5 Best South Park Parody Episodes

Kenny falls in love with an imaginary cowgirl in Major Boobage
Image Source: coub.com

A long time ago, in an America far far away, South Park used to be about fart jokes and pushing the envelope for the sake of it. Then, as we covered recently at Cultured Vultures, the show evolved. Matt Stone and Trey Parker, almost by accident, turned out to be masters of on-the-nose satire.

The best thing about modern South Park, though, is the parody episodes. Whether they’re making fun of World War Z or sending up Tron, Stone and Parker always manage to tackle stuff from an oblique angle.

Sometimes the pair will drop in a film homage to reflect something happening in pop culture. Remember the time they used The Shining to make fun of Blockbuster’s march towards obscurity? Are any of you even old enough to remember Blockbuster? You lucky things.

In chronological order, here’s our top five South Park parody episodes.


1. The Return of the Fellowship of the Ring To the Two Towers (Season 6)

What it parodies: Lord of the Rings

In 2002, Lord of the Rings was walking around with its big boy pants on. The Two Towers managed to beat out Harry Potter, Star Wars and Spider-Man as the biggest film of the year. South Park took that as a challenge.

As eight year olds are want to do, the kids of South Park are playing as whatever’s popular at the movies. In full wizard and elf dress up, the kids are tasked by Stan’s parents to take their Lord of the Rings rental to a friends house. Only, is it Lord of the Rings in the box, or is it the porno Stan’s parents rented as well?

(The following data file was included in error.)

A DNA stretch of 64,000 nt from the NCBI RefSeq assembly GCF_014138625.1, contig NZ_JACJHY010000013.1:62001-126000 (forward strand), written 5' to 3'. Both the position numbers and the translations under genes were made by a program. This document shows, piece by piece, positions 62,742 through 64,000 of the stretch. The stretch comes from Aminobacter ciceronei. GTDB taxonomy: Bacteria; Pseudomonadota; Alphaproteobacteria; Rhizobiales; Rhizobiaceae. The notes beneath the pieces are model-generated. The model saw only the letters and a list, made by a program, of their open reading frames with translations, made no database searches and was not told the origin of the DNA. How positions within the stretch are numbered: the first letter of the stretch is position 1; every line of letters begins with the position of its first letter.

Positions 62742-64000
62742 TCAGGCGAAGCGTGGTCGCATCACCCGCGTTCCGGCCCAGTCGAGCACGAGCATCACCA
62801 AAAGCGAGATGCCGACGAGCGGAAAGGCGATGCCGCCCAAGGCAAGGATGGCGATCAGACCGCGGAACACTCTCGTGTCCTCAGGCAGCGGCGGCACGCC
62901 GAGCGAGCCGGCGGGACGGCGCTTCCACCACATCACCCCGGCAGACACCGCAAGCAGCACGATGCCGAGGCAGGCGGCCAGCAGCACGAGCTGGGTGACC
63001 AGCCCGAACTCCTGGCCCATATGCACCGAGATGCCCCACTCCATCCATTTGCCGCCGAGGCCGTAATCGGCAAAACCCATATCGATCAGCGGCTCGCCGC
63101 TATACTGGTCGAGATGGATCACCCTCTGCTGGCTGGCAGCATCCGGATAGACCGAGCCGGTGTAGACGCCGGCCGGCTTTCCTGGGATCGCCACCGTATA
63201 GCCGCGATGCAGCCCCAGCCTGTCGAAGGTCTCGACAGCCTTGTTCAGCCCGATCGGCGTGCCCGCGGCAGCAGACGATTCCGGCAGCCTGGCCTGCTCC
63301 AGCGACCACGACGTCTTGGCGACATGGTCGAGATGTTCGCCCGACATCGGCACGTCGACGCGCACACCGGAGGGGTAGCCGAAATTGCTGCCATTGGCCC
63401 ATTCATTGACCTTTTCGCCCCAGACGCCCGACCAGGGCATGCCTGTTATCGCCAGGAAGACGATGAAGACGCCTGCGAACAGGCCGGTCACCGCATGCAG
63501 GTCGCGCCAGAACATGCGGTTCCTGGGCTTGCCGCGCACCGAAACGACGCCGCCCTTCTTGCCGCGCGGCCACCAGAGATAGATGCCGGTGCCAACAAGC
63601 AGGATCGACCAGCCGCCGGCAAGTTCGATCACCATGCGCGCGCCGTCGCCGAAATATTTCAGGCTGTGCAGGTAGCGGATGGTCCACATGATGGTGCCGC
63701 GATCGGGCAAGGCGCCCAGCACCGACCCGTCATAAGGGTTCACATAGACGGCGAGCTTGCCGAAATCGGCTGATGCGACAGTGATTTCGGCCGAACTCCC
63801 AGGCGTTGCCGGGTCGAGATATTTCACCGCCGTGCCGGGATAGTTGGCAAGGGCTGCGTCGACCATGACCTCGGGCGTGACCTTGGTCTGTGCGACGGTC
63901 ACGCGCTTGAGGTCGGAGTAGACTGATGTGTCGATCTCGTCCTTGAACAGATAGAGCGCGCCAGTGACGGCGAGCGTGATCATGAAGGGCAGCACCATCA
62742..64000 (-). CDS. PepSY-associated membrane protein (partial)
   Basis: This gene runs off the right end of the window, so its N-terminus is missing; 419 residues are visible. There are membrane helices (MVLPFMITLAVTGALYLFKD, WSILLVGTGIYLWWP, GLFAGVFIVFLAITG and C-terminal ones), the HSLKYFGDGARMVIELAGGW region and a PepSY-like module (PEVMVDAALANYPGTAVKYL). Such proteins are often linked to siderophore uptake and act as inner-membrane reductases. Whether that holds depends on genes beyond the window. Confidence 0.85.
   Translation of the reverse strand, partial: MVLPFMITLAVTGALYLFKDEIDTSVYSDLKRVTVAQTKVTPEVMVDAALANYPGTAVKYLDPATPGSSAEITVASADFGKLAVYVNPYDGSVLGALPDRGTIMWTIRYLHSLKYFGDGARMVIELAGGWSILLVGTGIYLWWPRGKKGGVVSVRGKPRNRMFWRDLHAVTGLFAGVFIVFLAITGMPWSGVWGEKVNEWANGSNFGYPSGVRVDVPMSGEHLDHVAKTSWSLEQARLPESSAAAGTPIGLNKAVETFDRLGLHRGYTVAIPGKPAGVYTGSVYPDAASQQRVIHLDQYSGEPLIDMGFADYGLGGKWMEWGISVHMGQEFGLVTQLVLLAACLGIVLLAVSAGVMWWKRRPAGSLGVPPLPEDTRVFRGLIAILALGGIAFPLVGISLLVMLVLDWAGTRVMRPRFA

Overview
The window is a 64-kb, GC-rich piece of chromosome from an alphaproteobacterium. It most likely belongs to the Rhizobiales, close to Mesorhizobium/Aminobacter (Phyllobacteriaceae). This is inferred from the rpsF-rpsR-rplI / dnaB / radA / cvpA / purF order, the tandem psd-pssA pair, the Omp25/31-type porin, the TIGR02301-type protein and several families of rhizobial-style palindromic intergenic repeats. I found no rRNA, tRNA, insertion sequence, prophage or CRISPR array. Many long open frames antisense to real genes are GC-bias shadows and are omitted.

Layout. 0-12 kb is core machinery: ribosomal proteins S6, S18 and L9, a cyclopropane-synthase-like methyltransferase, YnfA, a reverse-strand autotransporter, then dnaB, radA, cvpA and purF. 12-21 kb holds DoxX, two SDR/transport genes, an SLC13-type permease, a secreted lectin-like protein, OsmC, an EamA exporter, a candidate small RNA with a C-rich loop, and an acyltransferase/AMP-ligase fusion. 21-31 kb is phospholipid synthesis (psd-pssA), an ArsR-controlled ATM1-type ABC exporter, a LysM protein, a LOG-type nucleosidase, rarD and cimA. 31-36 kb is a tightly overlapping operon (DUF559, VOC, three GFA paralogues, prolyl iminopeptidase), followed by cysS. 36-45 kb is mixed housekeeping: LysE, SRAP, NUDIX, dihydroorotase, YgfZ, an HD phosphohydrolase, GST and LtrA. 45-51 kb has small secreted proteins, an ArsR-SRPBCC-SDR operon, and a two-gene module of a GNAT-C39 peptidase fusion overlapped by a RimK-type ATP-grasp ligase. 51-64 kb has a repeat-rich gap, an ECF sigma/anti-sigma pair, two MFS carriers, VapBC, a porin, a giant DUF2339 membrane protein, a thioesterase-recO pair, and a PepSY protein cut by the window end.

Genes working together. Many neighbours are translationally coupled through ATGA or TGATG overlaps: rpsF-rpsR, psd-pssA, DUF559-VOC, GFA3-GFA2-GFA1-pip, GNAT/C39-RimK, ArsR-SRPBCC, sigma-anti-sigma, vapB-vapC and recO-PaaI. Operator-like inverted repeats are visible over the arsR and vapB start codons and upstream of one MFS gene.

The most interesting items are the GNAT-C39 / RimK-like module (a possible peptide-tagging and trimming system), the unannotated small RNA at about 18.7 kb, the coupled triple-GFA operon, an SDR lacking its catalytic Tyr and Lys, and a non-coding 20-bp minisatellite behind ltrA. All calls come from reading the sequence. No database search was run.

Needless to say, the impressionable Butters, who hasn’t seen Lord of the Rings yet, is scarred for life. Like the One Ring, the porno video has a power the kids don’t understand. The gang are tasked to take the video back to the rental store, all the time being pursued by a horde of horny 6th graders.

Of course, this wouldn’t be South Park if it didn’t push the envelope for as far as it would stay funny. When the town’s parents find out what’s happened they rush to ensure the kids get proper context for what’s in the video. When they finally deliver this context the looks of confusion and horror on the kids’ faces are unforgettable.


2. The Snuke (Season 11)

What it Parodies: 24

Eric Cartman’s bigotry is well documented, but here South Park uses it to masterfully lampoon both xenophobia and 24. Remember 24? That show about Kiefer Sutherland going around torturing folk and generally being a slightly scary agent of the American government?

The episode revolves around a new Muslim student in Cartman’s class. To absolutely no one’s surprise Cartman immediately suspects the new student of terrorism, leading to him calling the CIA for help. The whole thing balloons from there, with Hillary Clinton revealed to be the target of an actual attack from one of America’s oldest enemies.

It’s chock full of nods to 24, including the split screen and the beeping 24 hour clock. There’s plot twists, moments of false jeopardy and lots of secret agents. Oh, and Cartman uses farting as an instrument of torture.


3. Night of the Living Homeless (Season 11)

What it parodies: Night of the Living Dead (and other George A. Romero zombie flicks)